Jesus' Precepts and Deeds through His Three Years of Teaching

The Lord in Jericho

- Chapter 10 -
The Greek asks the Lord a question about the history of creation.

hile our harp player was eating very modestly, the disciples were very impressed and were really surprised about his wise words.
But I said to them: "Why are you so surprised about the understanding of our singer? Have you never heard that God gives also understanding to whom He has given a certain task to His honor? I say to you: the task of this singer is on this Earth really not one of the least, because by the great warmth of his singing and string music he softens the hard hearts in which the Word and the eternal truth can then more easily penetrate.
When Saul heard the harp of David, his heart of stone became soft and the evil spirit left him, and therefore it is written in the Scripture: 'Glorify God the Lord with psalms, with a clear voice and well tuned harps.' You should look upon the harp player and singer as someone like John."
With these words the disciples were completely satisfied and they understood the cause of the wise words of the harp player.
But the gentiles could not understand the words of the psalm and they said among each other: "Too bad about that artist. If he, with his divine clear voice would sing as a second Orpheus before our gods, as Homer describes it, then he would be idolized in Athens and Rome and gather great treasures."
After a few more of such less than meaningless discussions, the same stranger to whom I just before had given an advice for his stomach, stood up, came to our table and said, after he had once more highly praised the singer: "Forgive me if I am maybe disturbing you, but since we came across one another as guests in this hall and have really no reason to treat one another as enemies, let us also permit on both sides at this unexpected great opportunity to exchange a few kind words. Because whether we are gentiles and you Jews, does with me absolutely not diminish our real human value, and you seem to share my opinion and philosophy of life concerning this."
I said: "Friend, to Me everyone can freely say what he thinks, and so you and your companions also. Thus, speak freely if you have something to say."
The Greek said: "We Greeks, who are experienced and civilized citizens of the world, already for a long time do no longer care about all our fantasy gods, and the higher class Jews possibly also do not attach more importance to their temple of the one God than we Greeks and Romans to our polytheistic temples. This harp player and singer sang a psalm - which is not unknown to me - of the former king of the Jews who was the second of series of kings of your people and was named David. The poetry is full of hidden divine wisdom, but that which seems to come forward is that the great, mighty, courageous and also victorious king who worshipped one God, wanted to conquer all gentiles to convert them also to his belief, because that would greatly have made his rulership easier and would have greatly increased his reputation with all the nations. But whether he himself seriously followed the one God, as his poems seem to indicate, is a totally different question. Maybe yes, but by the many things which he did, we also could believe the opposite. But anyway, David was and remains a great and very memorable man in every good respect, and the Earth will surely not have many kings like him to boast about, and I only can praise the singer for the fact that he as a strict believing Jew has made the psalms of that great king the subject of his music and singing performances. But despite all his excellence he is nevertheless somewhat one-sided because he only is a singer of David. If he, just like Orpheus would like to and could sing also the sacred songs of our old poets, and would as such like to come to Athens and Rome - as I already made that remark before - he could gather great treasures. However, now we will leave this aside and come to the main point.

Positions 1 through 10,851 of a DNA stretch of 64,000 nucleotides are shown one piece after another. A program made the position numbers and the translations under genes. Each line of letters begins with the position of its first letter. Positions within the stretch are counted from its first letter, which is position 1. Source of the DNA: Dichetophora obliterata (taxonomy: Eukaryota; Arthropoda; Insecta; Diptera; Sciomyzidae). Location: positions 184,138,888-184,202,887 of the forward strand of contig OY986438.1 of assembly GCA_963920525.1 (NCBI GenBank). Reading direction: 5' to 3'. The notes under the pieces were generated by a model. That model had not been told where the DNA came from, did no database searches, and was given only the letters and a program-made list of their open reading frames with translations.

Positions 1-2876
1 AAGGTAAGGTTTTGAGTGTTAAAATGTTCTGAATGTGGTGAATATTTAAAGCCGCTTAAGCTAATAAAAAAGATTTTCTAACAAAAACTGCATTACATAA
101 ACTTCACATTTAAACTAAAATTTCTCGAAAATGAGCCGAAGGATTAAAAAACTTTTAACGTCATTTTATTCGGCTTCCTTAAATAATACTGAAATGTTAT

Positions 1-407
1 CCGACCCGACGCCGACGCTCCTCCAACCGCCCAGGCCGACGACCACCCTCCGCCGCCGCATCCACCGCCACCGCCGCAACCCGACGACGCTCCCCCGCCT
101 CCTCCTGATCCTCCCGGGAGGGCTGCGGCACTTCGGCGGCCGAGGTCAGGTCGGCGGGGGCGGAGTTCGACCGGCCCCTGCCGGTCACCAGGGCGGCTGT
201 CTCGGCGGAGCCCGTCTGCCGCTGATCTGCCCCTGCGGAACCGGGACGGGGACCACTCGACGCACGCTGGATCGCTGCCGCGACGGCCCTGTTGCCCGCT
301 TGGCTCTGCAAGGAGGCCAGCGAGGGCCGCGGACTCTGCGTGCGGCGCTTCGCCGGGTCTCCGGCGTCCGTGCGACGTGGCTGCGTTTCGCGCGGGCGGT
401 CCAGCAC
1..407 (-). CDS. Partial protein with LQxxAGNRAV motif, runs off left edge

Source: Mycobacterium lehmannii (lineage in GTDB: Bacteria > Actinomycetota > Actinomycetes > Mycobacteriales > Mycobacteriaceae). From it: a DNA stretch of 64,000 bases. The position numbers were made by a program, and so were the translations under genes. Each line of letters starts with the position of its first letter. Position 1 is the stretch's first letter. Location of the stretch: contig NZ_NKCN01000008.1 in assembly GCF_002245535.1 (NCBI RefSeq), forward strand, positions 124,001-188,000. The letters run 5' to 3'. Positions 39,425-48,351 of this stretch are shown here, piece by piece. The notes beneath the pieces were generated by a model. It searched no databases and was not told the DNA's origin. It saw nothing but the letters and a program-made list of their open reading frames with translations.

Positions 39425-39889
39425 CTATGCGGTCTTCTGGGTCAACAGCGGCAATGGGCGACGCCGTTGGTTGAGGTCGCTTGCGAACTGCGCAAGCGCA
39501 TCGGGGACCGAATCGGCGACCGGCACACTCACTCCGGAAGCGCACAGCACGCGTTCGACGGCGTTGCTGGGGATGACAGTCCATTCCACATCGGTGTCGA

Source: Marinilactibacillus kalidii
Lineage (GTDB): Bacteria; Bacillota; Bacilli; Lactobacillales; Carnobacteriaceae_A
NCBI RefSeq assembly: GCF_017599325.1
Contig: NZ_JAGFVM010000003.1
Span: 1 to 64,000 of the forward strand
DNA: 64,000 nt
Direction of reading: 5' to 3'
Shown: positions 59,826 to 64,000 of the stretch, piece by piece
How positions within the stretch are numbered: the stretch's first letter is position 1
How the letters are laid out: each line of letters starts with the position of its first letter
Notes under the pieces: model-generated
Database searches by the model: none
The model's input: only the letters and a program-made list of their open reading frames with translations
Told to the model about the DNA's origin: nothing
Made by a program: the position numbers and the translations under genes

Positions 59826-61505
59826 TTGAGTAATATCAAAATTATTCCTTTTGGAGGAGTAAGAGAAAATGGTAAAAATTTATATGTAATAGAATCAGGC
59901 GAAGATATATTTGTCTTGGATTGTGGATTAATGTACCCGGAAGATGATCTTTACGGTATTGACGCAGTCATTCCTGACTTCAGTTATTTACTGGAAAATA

Among other things, in the psalm there was especially one sentence that attracted my attention, and it sounded like this: 'All gods of all nations are dead idols, but the Lord (thus the one, living God of the Jews) has made Heaven and Earth'. Please tell me if this is indeed according to the full truth that can be proven. Because we gentiles assume that before the Earth and the heaven was completely developed, a chaotic substance was present, out of which certain more or less intelligent powers - which we do not know and which were later transformed into idols by the inventive people - have progressively formed the Earth with everything that it carries and which has also formed the heaven. However, you let everything be created out of nothing in 6 days or periods of time by one God. Now what is true? A lot of people in all parts of the Earth, who are known to us from far and wide, believe the same as we do, with little differences, and also already the oldest Egyptians have believed it as a nearly provable truth. However, you are standing away from our belief as far as heaven is from the Earth. Now who is right, and who of the two has the truth? If you can prove the truth of your teaching, then I and all my companions will abandon our belief and will become Jews, but otherwise we will remain what we are and will also not ever ask the singer to come to Athens or Rome."